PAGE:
Luckin Coffee’s plan may be risky approach for selling java
IPO raised $561 million; shares surge in first day of trading
The team behind Luckin Coffee Inc. is betting that what worked for them in car rentals will prove a success with java. Their $130 million annual cash burn — and rival Starbucks Corp.’s dominance in the Chinese coffee market — makes it a risky proposition.
For now, American investors seem impressed enough by Luckin’s aggressive expansion plan for the Xiamen-based company to raise a higher-than-expected $561 million in its initial public offering Thursday. The stock jumped 20% to $20.38 in New York on Friday, compared with a decline in the S&P 500 Index.
Reinout Schakel, the company’s chief financial officer, said he was pleased with the trading debut.
“Up is always better than down,” he said in an interview.
The Chinese startup is seeking to overtake Starbucks, opening more stores in two years than the industry giant has in 20 years. At stake is a $5.8 billion market where coffee consumption is only in its initial stage and has the potential to explode.
Take-Out vs. Sit-In: How Luckin compares against Starbucks in China
To achieve that goal, Luckin Chairman Lu Zhengyao and Chief Executive Officer Qian Zhiya are employing a strategy they used with CAR Inc. more than a decade ago: burning money from investors to quickly grab market share from rivals. That may be a common tactic for a Chinese Internet-driven startup, but it’s unusual for a beverage company.
For one, the barriers to entry are much higher with car rentals than with quick, convenient coffees. While Luckin is hoping that rapidly creating a network of delivery kiosks and pick-up points in office buildings for Chinese urbanites to grab their caffeine fix will give them a head start, there’s little to stop other established networks such as convenience-store chains from offering the same.
“The overall food and beverage industry is fully competitive with low customer loyalty, as there are too many options,” said Jason Yu, Shanghai-based general manager of Kantar Worldpanel in Greater China. “Customers face no switch cost if they want to change to another coffee brand, or just choose another type of drink.”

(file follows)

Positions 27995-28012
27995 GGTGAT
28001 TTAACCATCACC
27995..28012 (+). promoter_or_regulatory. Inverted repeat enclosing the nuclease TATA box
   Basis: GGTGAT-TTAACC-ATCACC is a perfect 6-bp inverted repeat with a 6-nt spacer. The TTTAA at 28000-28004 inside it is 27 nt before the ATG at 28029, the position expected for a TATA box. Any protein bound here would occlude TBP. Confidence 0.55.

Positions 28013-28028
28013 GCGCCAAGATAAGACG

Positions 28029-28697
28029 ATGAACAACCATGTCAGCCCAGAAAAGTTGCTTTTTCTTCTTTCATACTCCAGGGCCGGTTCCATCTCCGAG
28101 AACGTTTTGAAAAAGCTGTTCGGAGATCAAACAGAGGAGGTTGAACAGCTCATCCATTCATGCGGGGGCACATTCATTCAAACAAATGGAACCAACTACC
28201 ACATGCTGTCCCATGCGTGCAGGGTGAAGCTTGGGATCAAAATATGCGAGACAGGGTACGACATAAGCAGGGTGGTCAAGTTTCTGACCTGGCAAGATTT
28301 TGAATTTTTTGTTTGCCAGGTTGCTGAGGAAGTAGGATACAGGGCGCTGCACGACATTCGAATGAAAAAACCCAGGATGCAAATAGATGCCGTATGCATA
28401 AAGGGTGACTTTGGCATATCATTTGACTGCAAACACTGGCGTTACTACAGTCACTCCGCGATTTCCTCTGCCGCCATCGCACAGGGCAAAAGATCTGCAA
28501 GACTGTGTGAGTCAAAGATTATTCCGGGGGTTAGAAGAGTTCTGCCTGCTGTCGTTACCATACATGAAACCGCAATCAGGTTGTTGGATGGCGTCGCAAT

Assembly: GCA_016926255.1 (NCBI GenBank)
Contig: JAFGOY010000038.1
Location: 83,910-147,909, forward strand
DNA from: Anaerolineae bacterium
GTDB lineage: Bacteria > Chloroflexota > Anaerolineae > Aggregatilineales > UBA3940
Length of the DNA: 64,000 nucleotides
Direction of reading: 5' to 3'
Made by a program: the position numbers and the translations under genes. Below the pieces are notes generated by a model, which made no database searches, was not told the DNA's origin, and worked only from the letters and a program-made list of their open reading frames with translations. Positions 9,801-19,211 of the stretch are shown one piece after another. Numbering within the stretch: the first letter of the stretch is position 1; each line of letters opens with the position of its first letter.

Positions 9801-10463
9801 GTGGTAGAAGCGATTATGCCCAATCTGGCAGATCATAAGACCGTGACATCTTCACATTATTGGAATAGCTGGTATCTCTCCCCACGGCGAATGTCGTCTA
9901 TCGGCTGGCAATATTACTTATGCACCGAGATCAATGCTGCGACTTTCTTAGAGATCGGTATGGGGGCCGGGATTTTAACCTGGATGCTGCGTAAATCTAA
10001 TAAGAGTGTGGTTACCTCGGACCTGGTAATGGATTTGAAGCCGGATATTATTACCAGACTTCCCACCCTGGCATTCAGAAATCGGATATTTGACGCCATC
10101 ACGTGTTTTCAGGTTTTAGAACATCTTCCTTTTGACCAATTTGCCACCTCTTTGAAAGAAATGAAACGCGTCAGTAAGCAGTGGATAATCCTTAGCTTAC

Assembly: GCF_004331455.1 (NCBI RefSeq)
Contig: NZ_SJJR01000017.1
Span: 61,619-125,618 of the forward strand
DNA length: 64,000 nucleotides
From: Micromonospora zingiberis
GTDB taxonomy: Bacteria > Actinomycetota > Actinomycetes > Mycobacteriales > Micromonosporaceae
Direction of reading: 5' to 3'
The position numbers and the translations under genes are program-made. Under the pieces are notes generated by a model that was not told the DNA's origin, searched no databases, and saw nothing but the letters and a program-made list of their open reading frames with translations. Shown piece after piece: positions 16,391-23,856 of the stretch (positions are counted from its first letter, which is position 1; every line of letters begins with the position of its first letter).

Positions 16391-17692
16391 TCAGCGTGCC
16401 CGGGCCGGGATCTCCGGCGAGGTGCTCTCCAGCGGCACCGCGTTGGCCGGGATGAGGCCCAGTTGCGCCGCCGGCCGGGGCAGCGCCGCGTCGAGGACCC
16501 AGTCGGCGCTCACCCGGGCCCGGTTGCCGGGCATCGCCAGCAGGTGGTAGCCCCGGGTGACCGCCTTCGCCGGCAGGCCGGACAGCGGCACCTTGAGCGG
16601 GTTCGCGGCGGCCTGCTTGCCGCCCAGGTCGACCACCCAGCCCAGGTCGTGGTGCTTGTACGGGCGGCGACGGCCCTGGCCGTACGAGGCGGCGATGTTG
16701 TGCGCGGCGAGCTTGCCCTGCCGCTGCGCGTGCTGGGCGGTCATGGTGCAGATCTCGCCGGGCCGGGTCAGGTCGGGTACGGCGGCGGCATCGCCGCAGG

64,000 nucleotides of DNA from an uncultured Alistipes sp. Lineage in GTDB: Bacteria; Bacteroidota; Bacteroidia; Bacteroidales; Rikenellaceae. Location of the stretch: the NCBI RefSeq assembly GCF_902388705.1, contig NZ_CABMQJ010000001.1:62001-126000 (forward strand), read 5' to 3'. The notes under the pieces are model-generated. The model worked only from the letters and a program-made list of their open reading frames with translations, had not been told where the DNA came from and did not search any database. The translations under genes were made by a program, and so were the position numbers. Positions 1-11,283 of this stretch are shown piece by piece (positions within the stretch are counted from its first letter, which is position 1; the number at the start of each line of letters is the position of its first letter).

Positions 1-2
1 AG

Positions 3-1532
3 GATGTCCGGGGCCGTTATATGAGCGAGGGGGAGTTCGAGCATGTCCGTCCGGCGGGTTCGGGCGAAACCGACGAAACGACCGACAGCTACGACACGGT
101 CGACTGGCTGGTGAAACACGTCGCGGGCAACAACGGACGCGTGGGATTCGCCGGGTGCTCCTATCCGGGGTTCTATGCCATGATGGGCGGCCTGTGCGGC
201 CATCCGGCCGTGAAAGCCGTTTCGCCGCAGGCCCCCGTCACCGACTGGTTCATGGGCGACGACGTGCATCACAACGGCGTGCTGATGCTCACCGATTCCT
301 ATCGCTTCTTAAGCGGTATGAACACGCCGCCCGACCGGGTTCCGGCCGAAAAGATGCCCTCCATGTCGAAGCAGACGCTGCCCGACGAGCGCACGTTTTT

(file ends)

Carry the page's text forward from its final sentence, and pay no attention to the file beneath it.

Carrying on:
The listing price of $17 a share made Luckin one of the 10 largest IPOs in the U.S. this year. The offering topped earlier expectation that it could raise about $300 million.
Luckin, whose backers include BlackRock Inc., reported a net loss of $241 million for 2018 as operating expenses outstripped revenue, and the company has said it may continue to see losses in the future. Schakel declined to say when the company might be profitable.
Luckin’s strategy is copied directly from the management team’s previous car rental venture. Lu founded CAR Inc. in 2007 and set on an aggressive plan to purchase autos and expand its service-store network, with hefty spending on advertisements and discounts such as free first-day service for new customers. By 2014, it had built up a rental-car network with more vehicles than the other nine top firms in China combined.
Similarly, Luckin is pulling in Chinese consumers with generous discounts: first-time users get a cup of coffee free and six 50% discount vouchers. The model works because of the company’s technology, which helps keeps labor and other costs down, Schakel said.
Some investors aren’t convinced Luckin’s formula will translate to profits anytime soon, especially with behemoth Starbucks claiming a dominant share of the coffee market.
“Restaurant margins at Luckin are negative 50%. At Starbucks in China, they are about mid-30% positive,” said Anthony Massaro, partner at Pershing Square Capital Management, an investor in Starbucks. “We just don’t think that a model where each box loses money each year is sustainable.”
He added that the two products are different as Starbucks aims to be a premium brand in China while Luckin is positioned for the masses.
“There’s no prestige to walking down the street with a Luckin coffee cup as there is for consumers with the Starbucks’ brand,” he said.